Haven't a clue what to read? Grab a mystery!
A bookstore may die. Whodunit? "Maybe one day I will write a novel on the bookstore, with the title 'The Isolated Island Bookstore Murder,'" says Shi Chen.
Shi, 34, who has authored more than 10 mysteries, opened the Isolated Island Bookstore in Shanghai three months ago, hoping to share his love of detective fiction with others. It's the only bookshop in the city specializing in the genre.
After an initial burst of public interest, the shop has seen dwindling sales. Shi admits he's not sure if he can keep the endeavor going.
He named the shop after a typical mystery story setting – the isolated venue where people are stranded and one of them is a murderer. British crime queen Agatha Christie (1890-1976) is believed to have been the first to introduce the story model in her masterpiece "And Then There Where None."
Shi's shop is located deep inside a lane on the corner of Nanchang Road and Ruijin No. 2 Road in Huangpu District. Its white facade and green-and-white-stripe rain canopy over the door look cozy in contrast to the books inside specializing in murder and mayhem.
Upon entering, customers are greeted with the shape of a body outlined by white tape on the floor, mimicking a crime scene. Shelves stacked with books, including the owner's own titles, cover two shop walls. Most of the titles are Chinese translations of foreign books. There is also a long table used for activities such as lectures. Other than that, the store is quite plain.
It started out with great promise.
"On the first several days after opening, customers swarmed in," Shi says. "But I knew the numbers would dwindle in following weeks, once the newness of the shop wore off. My goal has been to keep the store afloat for as long as possible."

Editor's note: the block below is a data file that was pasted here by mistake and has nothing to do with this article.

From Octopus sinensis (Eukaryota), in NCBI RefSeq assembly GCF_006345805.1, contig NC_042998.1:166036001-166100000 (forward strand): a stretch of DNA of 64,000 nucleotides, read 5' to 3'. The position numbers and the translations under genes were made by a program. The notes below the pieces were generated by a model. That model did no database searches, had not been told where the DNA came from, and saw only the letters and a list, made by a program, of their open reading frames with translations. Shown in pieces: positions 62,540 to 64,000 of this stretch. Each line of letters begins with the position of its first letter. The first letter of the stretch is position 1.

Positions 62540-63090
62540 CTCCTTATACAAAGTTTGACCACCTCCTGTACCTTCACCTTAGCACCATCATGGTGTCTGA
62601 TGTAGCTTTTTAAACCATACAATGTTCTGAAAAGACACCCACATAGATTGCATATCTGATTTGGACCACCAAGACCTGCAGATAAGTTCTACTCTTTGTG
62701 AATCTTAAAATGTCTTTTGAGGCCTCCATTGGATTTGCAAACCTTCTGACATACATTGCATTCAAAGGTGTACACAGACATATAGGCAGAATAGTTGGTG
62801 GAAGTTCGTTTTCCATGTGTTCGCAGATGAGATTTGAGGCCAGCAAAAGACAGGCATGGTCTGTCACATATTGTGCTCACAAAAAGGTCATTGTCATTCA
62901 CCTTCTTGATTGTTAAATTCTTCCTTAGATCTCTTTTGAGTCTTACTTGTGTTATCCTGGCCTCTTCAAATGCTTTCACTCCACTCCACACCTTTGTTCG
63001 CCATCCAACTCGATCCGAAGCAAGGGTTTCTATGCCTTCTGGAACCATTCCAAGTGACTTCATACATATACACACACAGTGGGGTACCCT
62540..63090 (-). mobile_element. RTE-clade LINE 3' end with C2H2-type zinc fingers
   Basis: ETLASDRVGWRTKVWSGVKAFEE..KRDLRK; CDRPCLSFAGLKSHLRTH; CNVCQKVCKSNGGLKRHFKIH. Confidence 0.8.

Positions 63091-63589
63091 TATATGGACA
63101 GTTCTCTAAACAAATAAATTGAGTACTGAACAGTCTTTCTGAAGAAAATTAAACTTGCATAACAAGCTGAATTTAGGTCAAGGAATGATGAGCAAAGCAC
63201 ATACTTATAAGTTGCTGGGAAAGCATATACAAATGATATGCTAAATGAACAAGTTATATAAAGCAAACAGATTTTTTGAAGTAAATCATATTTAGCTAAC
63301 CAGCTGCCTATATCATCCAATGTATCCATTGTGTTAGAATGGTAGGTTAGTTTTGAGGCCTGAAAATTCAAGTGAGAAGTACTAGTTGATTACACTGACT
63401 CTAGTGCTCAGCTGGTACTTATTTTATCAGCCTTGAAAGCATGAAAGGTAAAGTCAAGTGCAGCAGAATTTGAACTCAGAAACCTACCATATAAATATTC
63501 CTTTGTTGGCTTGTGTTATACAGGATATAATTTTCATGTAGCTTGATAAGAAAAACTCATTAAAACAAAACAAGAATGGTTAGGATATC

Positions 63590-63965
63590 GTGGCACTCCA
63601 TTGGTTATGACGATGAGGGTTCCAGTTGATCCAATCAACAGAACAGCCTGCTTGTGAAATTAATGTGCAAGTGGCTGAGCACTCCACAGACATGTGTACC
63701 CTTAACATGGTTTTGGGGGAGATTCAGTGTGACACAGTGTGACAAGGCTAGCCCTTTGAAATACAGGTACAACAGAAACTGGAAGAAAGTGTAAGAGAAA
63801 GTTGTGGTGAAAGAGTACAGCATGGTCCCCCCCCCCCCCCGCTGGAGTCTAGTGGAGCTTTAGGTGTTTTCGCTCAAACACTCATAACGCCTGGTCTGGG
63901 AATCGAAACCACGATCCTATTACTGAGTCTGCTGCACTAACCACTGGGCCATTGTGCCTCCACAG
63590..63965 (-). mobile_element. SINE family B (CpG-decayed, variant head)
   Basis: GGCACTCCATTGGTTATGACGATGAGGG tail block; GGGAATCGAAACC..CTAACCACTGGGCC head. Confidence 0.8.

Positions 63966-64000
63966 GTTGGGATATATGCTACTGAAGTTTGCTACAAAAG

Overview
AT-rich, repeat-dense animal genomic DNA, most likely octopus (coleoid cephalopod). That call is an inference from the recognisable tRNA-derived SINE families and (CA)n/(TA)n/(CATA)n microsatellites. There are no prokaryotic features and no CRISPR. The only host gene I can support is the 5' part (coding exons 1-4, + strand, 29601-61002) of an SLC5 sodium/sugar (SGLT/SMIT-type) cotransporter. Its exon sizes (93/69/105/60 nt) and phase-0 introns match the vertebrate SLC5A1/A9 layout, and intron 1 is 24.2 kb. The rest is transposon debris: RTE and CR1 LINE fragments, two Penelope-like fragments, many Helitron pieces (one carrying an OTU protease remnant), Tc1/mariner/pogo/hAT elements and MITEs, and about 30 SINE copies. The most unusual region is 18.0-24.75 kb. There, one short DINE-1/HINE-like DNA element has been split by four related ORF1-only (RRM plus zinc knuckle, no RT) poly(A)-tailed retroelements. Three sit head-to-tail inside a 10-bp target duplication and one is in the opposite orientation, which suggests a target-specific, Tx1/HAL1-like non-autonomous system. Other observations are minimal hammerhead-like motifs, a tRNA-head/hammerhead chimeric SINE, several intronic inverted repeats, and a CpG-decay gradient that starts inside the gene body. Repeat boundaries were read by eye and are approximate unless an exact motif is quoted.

The books are very carefully organized according to different types of detective novels. There's the section on European and American classics where Sherlock Holmes mysteries are shelved.
There's a section on "social criticism, featuring mysteries cloaked in exposés of social problems like poverty, discrimination or injustice. That genre is exemplified by Henning Mankell, a left-wing Swedish social activist who frequently built his plots around themes like anti-immigration bigotry in his popular Kurt Wallander mystery series.
And there is a section in the shop reserved for mystery "thrillers," with books like Dan Brown's popular "Da Vinci Code."
"Most customers are fans of detective novels, but others are more casual readers," Shi says. "They may have heard the names of an author or two, but they really don't know, for example, how a honkaku novel differs from others. I explain it to them using the example of the Japanese manga series 'Detective Conan,' which almost everybody knows. In the early years 'Detective Conan' involved a lot of honkaku detective stories."
That genre, which first emerged in Japan in the 1920s, involves fiendishly clever and complex plots, such murder committed in a locked room, where detectives have to use extraordinary powers of logic to solve a crime.
Shi is somewhat of an expert on the evolution of the detective novel.
American writer Edgar Allan Poe (1809-49) is generally credited with authoring the first detective story – "Murders in the Rue Morgue" published in 1841. It is also believed to have been the first "locked-room" murder tale.
Conan Doyle created the orthodox detective story model with his Sherlock Holmes series in late 19th century. The core of the stories was the use of astute observation and deduction to solve crimes that seemed to defy logic.
In early 20th century, Agatha Christie, Ellery Queen, John Dickson Carr, Dorothy Sayers and other authors presided over what has come to be called the "golden age of detective fiction."
Such "orthodox" novels, however, evolved into many branches over time. Japan enjoyed a "second generation" of detective fiction in the 1980s. "The Tokyo Zodiac Murders," written by Soji Shimada, inspired a great number of authors to spin honkaku stories. In the West, detective novels frequently veered off into the thriller category, filled with serial killers, espionage and mysticism.